5. Andy Guiness Says:
    Scott - I apologize if I mischaracterized your statements.

    I'll still have to disagree with you. I am in no way suggesting that it was Adobe's fault that Apple changed something re: Apache... just that Adobe should have been aware of those changes early on and been working on a fix alongside them.

    MOST software companies do this. CF only runs on a handful of OS's: one is completely open source, another (MSFT) is completely "open" in their process and in their desire to work with software devs - especially those the size of Adobe, and the 3rd (APL) is open enough to have had the issue you speak of fixed before the ML launch.

    I think for $8k that's not asking too much at all...

    Anyway, I'm happy to agree to disagree on this. Love the show - thx!
  6. Scott Stroz Says:
    Regardless of the price of software, I am OK with it as long as the software works with the supported operation systems that were publicly available when the software was released.

    Anything beyond that is gravy.
  7. Sean Coyne Says:
    Sweet I won! :) Thanks guys!
  8. Sean Corfield Says:
    Man, you guys were mean to Faisal! I think most of his criticisms of the state of ColdFusion are valid (although I wouldn't agree with his choice of Node.js). From his name, you might reasonably infer he's not going to be as eloquent as Joe Rinehart, but you really went to town on him and I think you're out of order this time.

    You kept ripping on being able to build a web server with Node.js - but that's not what Faisal said and just shows your own biases against running JavaScript on the server (also echoed by Nic Tunney in his comment). I don't like JavaScript but I know a lot of folks who've been very successful building web apps on Node.js so it's working just fine for a lot of people.

    As for the issue of startups and ColdFusion, yup, I've lived thru that too. After I left Adobe, I was involved with a ColdFusion-based startup and we stumped around a lot of VCs trying to get funding. Justifying using a proprietary technology that has per-server license fees was a constant thorn in my side during those pitches. VCs want to understand your business plans for success and they will pick up on increasing costs that they view as unnecessary - when there are plenty of great free technologies out there. They might also ask about your plans for cloud deployment - something we couldn't even do with ColdFusion in that timeframe (ACF9 was the first release to support cloud deployment).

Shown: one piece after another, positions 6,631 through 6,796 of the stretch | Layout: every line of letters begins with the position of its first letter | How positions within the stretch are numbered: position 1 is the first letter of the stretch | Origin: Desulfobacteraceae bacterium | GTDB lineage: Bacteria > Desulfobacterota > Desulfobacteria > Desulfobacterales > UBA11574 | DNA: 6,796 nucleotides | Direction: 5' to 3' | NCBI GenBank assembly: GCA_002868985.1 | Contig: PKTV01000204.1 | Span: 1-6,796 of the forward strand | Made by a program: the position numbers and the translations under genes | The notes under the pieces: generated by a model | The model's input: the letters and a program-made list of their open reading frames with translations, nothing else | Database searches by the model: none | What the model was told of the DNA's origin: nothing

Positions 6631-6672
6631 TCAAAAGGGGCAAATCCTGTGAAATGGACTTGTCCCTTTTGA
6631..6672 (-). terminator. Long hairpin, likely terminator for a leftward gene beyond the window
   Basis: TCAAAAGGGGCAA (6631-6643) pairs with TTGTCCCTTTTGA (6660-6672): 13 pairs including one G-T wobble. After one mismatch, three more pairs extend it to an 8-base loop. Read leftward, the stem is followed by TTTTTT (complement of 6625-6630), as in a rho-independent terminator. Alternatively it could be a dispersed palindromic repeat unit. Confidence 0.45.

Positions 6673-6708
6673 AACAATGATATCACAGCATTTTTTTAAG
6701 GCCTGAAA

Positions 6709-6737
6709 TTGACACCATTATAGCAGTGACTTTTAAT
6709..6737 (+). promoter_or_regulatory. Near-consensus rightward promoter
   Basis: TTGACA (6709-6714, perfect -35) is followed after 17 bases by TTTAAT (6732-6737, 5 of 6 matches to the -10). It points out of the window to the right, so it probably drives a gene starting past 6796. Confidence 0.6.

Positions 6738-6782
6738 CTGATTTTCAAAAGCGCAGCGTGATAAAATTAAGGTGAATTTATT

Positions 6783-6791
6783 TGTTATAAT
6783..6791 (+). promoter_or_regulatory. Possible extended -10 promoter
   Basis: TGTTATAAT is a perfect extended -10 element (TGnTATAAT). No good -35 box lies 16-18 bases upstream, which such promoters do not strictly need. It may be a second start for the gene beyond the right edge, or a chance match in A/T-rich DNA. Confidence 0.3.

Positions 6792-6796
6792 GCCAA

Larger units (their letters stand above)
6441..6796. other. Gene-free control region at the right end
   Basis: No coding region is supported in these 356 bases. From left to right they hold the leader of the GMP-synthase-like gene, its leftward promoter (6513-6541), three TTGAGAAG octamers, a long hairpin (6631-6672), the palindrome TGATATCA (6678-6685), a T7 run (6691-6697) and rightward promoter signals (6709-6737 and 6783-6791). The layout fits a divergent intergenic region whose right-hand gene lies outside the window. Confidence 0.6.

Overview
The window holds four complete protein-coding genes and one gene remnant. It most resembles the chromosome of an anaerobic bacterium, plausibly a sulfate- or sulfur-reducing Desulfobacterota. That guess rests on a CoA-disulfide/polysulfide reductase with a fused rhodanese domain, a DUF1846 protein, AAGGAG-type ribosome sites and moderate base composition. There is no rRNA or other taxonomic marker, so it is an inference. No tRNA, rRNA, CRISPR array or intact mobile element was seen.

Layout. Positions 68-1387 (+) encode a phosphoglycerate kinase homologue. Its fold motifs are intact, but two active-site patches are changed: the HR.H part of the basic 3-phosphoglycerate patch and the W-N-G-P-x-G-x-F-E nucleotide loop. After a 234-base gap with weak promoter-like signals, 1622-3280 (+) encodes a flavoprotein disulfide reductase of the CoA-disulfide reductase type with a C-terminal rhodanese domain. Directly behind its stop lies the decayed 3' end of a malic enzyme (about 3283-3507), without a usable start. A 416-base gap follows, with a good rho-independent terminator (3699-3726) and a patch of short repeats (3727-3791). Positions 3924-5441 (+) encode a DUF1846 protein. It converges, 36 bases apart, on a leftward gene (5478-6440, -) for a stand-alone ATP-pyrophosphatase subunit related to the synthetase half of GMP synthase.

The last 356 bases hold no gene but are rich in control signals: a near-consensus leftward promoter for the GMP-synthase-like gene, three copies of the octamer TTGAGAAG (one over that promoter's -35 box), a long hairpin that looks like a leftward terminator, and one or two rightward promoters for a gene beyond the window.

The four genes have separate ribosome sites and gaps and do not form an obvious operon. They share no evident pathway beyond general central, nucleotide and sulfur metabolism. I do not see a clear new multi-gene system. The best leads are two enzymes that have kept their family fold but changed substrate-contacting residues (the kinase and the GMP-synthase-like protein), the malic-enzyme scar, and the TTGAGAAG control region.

We all love CFML (yes, I still love it!) but let's not be blind to its downsides, especially in this era of commodity open source technologies and cheap cloud deployment. There are lots of JVM-based PaaS providers but running CFML on them is not always viable (even Railo's smaller WAR footprint pushes the limits of the free accounts, for example). That Adobe have a roadmap for deploying ColdFusion on cloud services other than AWS in 2014 is good - but years too late. Back in 2008 I was an Enterprise ColdFusion customer who had to tell Adobe that we were developing with Railo Community Edition because we couldn't deploy ACF to AWS. That was not a pleasant conversation :(
  9. Sean Corfield Says:
    BTW, loved your comments about Adobe Edge Everything... I'd been watching their evolving product line with a similar sense of puzzlement and deja vu. Adobe's whole born-again HTML5 zealotry makes me cringe and I think it smacks of desperation, but if it keeps them alive and helps them build lean, mean, leading edge tools for web development, instead of bloatware, great. And if that profitability continues to fund ColdFusion, that's a nice bonus.
  10. Mark Mandel Says:
    Late to the party, and half way through the podcast, but giving a huge +1 to what Sean is saying re: the rant against Faisal and Node.js.

    CFML doesn't have this lock on ROI that we were taught to believe 10 years ago. There are multiple areas in which it falls down in that respect and FOSS solutions are clearly a winner (aspects like syntax, scalability, community size and libraries available, plus more). The entire landscape has changed since then.

    Admittedly I've only listened to half of this episode, but the beginning made me so aggravated I had to come on here and place a comment.
  11. Scott Stroz Says:
    Mark - I have been pretty outspoken on the show about how CF lost whatever ROI edge it may have had in the past.

    Listen to the next show, we discuss Sean's comments - but be warned, you still may not like what you hear. :D